The historic vegetation of the Forest Transition was primarily northern hardwood forest. These northern hardwoods were dominated by sugar maple and hemlock, and contained some yellow birch, red pine and white pine. Currently, over 60% of this Ecological Landscape is non-forested. Forested areas consist primarily of northern hardwoods and aspen, with smaller amounts of oak and lowland hardwoods. The eastern portion of the Ecological Landscape differs from the rest of the area in that it remains primarily forested, and includes some ecologically significant areas. Throughout the Ecological Landscape, small areas of conifer swamp are found near the headwaters of streams, and associated with lakes in kettle depressions on moraines. Ground flora show characteristics of both northern and southern Wisconsin, as this Ecological Landscape lies along the Tension Zone.
Groundwater flows from recharge areas such as hills and exposed bedrock to discharge areas such as lakes, rivers and wetlands. In the watershed, groundwater flow is local and follows topography with groundwater discharging into the Big Rib River and Lake Wausau (Kendy, 1988). The time between groundwater recharge and discharge is relatively short. Regional groundwater flow in western Marathon County is southeast toward the Wisconsin River (Bell, 1974).
Principal aquifers within the watershed are the Shallow Sand and Gravel Aquifer underlain by the Crystalline Granite Bedrock Aquifer. In most of the watershed clay outwash deposits that do not serve as an aquifer overlie the granite bedrock aquifer. The aquifer of choice is typically the shallow sand and gravel aquifer where available. This aquifer exists primarily in the far eastern portion of the watershed, and intermittently along river channels.
The portion of the river within the watershed begins just below the confluence with Black Creek, in northwestern Marathon County. The River flows southeasterly for 24.4 miles where it enters Lake Wausau, a 1,918-acre impoundment formed by the Big Rib, Eau Claire and Wisconsin Rivers. Other primary streams in the watershed include Einert, Pine, Omar, Scotch, Soda, Artus, Kennedy and Pet Brook Creeks. Only the Big Rib River and a 3.8-mile stretch of Scotch Creek from the mouth upstream, support a warm water sport fishery. The remaining streams support limited aquatic life, warm water forage, and limited forage fish communities.
Smaller tributaries including 54 miles of unnamed streams within the watershed are only known to support forage/minnow communities due to the flashy nature of the systems. Flashy systems exhibit conditions of high rates of run-off for short periods during rain events, but low sustained base flows; in some cases the streambeds are persistently dry. Human activity in the watershed, such as deforestation, draining of wetlands, nonmetallic mining and spring development has contributed to low baseflow conditions.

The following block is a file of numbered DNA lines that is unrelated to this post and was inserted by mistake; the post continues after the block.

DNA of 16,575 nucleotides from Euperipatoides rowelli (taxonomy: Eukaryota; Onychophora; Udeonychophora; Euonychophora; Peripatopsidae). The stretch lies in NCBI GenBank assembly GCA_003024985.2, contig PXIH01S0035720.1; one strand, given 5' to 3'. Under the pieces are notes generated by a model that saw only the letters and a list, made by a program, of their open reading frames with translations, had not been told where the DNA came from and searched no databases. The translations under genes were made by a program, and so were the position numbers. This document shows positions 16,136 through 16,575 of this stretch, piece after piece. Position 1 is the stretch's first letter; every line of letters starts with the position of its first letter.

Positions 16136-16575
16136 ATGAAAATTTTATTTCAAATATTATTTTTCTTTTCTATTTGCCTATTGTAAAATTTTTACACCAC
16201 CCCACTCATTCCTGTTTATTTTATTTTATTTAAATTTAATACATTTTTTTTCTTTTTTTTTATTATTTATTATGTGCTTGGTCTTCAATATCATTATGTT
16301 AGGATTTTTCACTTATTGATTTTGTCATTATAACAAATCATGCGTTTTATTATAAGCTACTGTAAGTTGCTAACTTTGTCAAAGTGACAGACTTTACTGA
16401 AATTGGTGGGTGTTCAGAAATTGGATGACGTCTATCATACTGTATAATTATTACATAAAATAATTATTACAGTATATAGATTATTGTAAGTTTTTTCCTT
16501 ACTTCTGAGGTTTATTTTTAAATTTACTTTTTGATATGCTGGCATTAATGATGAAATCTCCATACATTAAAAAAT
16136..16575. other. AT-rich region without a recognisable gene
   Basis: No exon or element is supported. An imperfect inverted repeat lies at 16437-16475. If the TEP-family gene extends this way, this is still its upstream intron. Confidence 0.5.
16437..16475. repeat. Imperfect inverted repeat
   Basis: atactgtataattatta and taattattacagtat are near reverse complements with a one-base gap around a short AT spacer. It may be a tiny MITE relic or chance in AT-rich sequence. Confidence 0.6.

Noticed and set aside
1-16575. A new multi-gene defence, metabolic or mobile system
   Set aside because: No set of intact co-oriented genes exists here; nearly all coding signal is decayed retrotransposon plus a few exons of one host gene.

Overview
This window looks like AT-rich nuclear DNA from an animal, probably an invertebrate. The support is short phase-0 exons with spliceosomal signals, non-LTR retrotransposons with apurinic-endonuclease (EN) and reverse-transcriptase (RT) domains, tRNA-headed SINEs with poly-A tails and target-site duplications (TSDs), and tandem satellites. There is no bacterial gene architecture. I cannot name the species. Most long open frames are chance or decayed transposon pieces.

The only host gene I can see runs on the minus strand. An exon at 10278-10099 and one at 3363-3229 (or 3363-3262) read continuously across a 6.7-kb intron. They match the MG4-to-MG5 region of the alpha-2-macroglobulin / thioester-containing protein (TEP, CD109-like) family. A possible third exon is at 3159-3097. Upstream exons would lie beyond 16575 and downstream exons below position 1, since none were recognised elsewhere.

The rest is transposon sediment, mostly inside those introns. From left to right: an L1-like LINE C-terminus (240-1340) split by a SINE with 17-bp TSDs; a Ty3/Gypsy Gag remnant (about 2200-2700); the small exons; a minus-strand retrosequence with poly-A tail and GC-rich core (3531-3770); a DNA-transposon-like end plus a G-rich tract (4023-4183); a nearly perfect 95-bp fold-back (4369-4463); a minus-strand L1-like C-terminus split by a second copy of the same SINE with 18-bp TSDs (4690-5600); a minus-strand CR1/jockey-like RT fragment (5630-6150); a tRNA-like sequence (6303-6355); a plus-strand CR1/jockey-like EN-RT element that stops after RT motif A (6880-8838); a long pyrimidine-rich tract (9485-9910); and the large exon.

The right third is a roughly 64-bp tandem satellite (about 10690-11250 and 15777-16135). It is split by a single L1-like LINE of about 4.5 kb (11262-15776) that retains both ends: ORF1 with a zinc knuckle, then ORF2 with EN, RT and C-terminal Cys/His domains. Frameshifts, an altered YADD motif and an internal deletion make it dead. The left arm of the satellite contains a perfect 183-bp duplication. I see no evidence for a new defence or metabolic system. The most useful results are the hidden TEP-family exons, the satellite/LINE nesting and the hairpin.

River and Stream QualityAll Waters in Watershed
The Big Rib River and other streams are not reaching their highest potential use due to low baseflow conditions and the resulting low levels of dissolved oxygen, and pollution from nonpoint sources. Eroding croplands, streambanks and improperly managed livestock operations are the major sources of nonpoint pollution in the watershed. The primary causes of streambank erosion are due to a combination of livestock grazing of streambanks, historic in-stream sand and gravel mining and high flows during spring run-off events. It is common to observe scarring on trees five feet above base flow water levels in some of the streams. Severe streambank erosion leads to deposition in pools, the filling of spawning substrate within riffle areas, and the elimination of streambank cover.
Date 2002 Watershed Trout StreamsWatershed Outstanding & Exceptional Resources
Lakes and Impoundments
Impaired WatersList of Impaired Waters
Monitoring & Projects
Projects including grants, restoration work and studies shown below have occurred in this watershed. Click the links below to read through the text. While these are not an exhaustive list of activities, they provide insight into the management activities happening in this watershed.
Monitor biology on WBIC: 1454400
Conduct biological (mIBI or fIBI) monitoring on Unnamed, WBIC: 1454400, AU:12458
Big Rib RiConfirm FCA
Confirm FCA 1451800 name Big Rib River TMDL ID 44 Start Mile 0 End Mile 13.52